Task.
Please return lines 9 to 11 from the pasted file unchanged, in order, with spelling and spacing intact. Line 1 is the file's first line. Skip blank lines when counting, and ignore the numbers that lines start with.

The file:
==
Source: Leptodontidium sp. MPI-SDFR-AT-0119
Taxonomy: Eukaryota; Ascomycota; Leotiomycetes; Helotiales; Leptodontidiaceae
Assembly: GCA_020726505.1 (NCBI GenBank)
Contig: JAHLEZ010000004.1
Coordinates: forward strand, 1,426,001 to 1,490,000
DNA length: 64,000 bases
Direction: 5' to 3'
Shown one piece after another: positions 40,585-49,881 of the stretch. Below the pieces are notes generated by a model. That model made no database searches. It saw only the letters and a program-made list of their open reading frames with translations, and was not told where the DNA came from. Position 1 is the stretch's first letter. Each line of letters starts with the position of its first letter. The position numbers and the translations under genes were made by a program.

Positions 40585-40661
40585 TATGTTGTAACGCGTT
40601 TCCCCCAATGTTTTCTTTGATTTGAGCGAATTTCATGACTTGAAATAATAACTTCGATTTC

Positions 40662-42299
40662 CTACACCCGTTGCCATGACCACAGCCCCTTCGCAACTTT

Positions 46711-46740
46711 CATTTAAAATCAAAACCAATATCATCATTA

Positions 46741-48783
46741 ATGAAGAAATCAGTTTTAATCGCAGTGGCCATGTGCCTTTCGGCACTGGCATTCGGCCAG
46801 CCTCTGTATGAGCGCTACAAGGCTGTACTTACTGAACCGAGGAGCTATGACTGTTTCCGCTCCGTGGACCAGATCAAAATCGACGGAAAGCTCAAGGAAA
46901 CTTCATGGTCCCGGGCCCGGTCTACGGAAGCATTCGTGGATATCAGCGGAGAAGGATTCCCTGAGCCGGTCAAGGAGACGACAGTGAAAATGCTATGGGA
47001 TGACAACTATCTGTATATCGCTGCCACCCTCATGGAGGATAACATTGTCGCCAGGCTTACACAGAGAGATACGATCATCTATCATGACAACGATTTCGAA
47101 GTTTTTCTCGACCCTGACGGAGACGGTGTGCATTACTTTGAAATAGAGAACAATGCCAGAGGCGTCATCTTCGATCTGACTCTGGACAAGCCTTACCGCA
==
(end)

Positions 40585-40661
40585 TATGTTGTAACGCGTT
40601 TCCCCCAATGTTTTCTTTGATTTGAGCGAATTTCATGACTTGAAATAATAACTTCGATTTC